The sisters who
survived the
evil at Lagarie

Mary, Angela and Norma grew up in a children’s home overlooking Gareloch in the west of Scotland.

They are among dozens alleged to have been abused there.

This is their story of survival.

(Warning: Contains distressing themes)

Dressed only in their nighties, three girls climb through the unlocked toilet window of an imposing Victorian mansion and make their way silently across the immaculate lawn.

At the wrought iron gates of Lagarie Children's Home in Rhu, the Montgomery sisters stop briefly and look back at the place which had become their prison.

Any second thoughts about escaping are quickly banished as they close the gates behind them and set off barefoot down the road, guided only by the light of the moon.

I’m running away. You’re coming too

For middle sister Angela, 10, the building she knows as home reminds her of an asylum. It is big, old and scary-looking, especially at night time. She’ll be glad to see the back of it, though at this point she doesn’t really know why they are running away, or what they are running from.

Eldest sister Mary, at 11, knows only too well.

On the night of their escape, Mary rouses Angela, and youngest sister, Norma, nine. “I’m running away. You’re coming too. Let’s go.”

The Montgomery plan, although somewhat ambitious, is perfectly formed. They are going to walk for about a mile towards the picturesque Rhu marina, on the banks of Gareloch.

From there they will steal a boat and row it to Brazil, where they believe their merchant seaman father is working. Simple. They know where Brazil is because they have seen it on a map.

Mary decides not to take their little brothers, on account of them being too small.

Mr Barrie’s hurting me

At the marina, they find a leaky rowing boat and struggle a few hundred yards out to sea. Shivering and scared, they are eventually rescued and taken to the police station.

“I don’t want to go back there,” Mary pleads with the officer. “Mr Barrie’s hurting me.” Her pleas fall on deaf ears, and not for the last time.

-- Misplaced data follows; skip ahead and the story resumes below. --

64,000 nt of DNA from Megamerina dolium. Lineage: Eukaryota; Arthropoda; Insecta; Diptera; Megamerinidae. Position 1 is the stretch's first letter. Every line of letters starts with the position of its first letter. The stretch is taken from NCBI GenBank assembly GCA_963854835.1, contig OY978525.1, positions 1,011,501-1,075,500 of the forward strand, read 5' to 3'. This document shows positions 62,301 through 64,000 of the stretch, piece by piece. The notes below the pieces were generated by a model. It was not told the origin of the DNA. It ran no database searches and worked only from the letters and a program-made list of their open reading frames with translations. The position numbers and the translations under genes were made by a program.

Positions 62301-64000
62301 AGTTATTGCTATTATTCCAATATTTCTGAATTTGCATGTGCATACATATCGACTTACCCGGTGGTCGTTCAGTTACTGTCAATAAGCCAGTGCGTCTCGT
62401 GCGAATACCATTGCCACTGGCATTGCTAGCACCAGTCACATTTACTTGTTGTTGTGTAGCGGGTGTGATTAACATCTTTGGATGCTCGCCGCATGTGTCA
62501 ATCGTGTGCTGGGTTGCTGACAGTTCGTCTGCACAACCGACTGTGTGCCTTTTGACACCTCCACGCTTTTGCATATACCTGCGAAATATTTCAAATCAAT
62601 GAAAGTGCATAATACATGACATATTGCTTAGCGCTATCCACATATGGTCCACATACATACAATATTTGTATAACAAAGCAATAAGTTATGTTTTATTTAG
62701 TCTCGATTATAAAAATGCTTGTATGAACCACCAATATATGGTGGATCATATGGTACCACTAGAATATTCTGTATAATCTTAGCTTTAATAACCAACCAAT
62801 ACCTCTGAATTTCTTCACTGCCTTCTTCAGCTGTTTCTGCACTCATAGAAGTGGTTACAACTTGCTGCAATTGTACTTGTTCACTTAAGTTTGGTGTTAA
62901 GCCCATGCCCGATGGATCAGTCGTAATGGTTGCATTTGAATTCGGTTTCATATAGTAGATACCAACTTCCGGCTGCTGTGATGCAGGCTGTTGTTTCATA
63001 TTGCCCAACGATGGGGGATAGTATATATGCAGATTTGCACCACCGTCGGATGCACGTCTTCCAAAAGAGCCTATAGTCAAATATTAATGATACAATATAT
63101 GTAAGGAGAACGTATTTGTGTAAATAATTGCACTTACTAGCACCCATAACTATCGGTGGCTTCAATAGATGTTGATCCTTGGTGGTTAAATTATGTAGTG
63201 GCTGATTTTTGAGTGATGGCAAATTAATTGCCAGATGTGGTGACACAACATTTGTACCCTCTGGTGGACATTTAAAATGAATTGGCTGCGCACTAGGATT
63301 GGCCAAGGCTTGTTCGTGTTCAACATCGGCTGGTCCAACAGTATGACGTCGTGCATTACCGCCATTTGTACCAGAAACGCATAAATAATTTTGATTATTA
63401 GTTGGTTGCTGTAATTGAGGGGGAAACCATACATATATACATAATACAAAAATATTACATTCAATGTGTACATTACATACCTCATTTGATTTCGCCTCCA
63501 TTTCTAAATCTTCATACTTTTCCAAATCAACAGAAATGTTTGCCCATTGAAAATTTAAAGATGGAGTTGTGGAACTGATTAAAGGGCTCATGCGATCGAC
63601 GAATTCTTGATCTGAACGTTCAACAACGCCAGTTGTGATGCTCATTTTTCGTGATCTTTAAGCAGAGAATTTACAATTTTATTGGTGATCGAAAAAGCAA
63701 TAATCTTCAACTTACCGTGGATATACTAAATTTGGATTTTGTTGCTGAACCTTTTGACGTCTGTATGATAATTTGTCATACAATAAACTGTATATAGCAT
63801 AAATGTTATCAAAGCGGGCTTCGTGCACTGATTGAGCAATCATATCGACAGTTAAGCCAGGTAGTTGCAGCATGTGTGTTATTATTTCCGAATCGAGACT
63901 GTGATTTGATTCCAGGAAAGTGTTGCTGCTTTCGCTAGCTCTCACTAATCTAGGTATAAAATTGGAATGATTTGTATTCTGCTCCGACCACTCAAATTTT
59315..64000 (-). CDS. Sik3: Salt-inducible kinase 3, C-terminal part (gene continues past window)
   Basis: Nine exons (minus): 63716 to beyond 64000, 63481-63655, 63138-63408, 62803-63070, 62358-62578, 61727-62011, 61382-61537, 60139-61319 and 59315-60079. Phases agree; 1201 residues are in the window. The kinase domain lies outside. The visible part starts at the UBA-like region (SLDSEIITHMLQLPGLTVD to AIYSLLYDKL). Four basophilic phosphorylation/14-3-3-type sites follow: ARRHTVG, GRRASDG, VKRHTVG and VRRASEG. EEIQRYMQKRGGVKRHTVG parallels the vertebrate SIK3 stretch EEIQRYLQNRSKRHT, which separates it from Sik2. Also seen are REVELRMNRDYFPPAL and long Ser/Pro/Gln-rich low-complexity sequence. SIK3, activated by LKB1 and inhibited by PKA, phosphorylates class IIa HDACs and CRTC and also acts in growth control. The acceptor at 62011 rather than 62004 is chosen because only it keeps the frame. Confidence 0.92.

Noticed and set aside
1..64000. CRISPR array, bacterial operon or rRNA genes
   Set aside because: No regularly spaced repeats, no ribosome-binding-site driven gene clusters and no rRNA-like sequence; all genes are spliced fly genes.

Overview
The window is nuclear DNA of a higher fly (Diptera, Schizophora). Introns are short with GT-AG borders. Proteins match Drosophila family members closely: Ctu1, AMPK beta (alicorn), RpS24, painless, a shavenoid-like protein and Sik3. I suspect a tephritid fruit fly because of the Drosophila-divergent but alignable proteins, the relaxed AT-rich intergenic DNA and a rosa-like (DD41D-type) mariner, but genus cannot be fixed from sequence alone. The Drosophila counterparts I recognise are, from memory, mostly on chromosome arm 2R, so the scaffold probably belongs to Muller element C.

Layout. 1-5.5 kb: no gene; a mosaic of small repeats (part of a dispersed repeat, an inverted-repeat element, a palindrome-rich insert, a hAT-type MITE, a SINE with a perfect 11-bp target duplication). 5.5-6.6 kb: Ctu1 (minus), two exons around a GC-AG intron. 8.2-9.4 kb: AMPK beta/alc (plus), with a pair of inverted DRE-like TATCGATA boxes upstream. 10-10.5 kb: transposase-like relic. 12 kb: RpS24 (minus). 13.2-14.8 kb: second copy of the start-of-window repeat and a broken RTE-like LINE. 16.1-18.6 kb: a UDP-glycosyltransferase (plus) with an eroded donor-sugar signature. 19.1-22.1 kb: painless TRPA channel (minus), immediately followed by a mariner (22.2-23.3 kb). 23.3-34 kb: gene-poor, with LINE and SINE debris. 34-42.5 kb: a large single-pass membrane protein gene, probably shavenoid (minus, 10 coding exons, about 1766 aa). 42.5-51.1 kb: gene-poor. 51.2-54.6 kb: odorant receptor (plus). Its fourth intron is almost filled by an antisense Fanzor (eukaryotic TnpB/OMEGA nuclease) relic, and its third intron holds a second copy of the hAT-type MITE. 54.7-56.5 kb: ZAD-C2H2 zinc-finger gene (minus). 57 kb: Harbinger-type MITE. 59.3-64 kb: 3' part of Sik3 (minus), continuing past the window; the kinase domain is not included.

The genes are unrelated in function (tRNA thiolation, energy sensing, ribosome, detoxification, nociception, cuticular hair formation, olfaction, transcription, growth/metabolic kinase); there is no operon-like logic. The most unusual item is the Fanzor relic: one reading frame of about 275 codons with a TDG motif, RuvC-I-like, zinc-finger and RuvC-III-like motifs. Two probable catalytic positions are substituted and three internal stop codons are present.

Our home

Donald Montgomery was a handsome merchant navy seaman, but prone to drink and parties when onshore, and seemed unburdened by obligation to his children.

His wife, Mary, bore him six before she was 30, kept poor health and died in 1970 from injuries believed to have been caused by a hit and run.

With their mother gone and father at sea, the Montgomery clan, comprising three girls and three boys, were separated into a variety of homes and foster families.

But one day around 1972, Donald Montgomery collected his children and brought them to Lagarie.

Angela, now 56, recalls, “We’d never had a proper holiday before. So when we arrived at Lagarie there were woods, the orchard, the vegetable gardens, a football pitch for the boys, extensive lawns, and we just thought, ‘oh, we’ve cracked it’. So yeah, that was my first impression - it was wonderful.”

Though they missed their father, and looked forward to his visits, they were initially happy in their new home.

The children were awestruck by their beautiful surroundings including the building’s tower which they planned to climb to watch their dad’s ship come home.

Lagarie House was built in 1901 by the renowned Scottish architect AN Paterson and is a handsome mansion with wondrous views along the upper Firth of Clyde.

It was taken over by the Christian seafarer’s charity, The British Sailors’ Society, as it was then called, in the late 1940s and was opened as a home for the families of seafarers in need of help with their children.

Donald Montgomery (right) with the Rev William Barrie and Mary Barrie

Donald Montgomery (right) with the Rev William Barrie and Mary Barrie

It had a huge dining room, three reception areas and six dormitories housing up to 40 children.

Several acres of land and wooded areas surrounded the house. It was 200 yards from the village of Rhu and a stone’s throw from the banks of the loch. It was truly idyllic.

The Rev William Barrie and his wife Mary arrived at Lagarie in late 1972 as the new, live-in superintendents of the home. Mr Barrie, who had been a minister of the Congregational Church, lived on the grounds in a cottage with his wife, about 30 metres from the main house. Hand-picked by the society, they boasted an apparently impressive pedigree of experience.

Within days of the Barries arriving, it was clear to some that life was never going to be the same again. Religion and discipline became the mainstay of the new regime. The Barries’ “pedigree” seemed to involve ruling by fear and violence; stick or scholl in one hand, Bible in the other.

And soon, Donald Montgomery’s visits to his children became fewer and farther between.

Mrs Barrie

'If I screamed she'd
start punching me'

Heather Le Sommer, who worked at Lagarie in the early 1970s, said she noticed the change right away, seeing first-hand how violent Mrs Barrie could be when she assaulted a 10-year-old boy for making a mess in the corridor.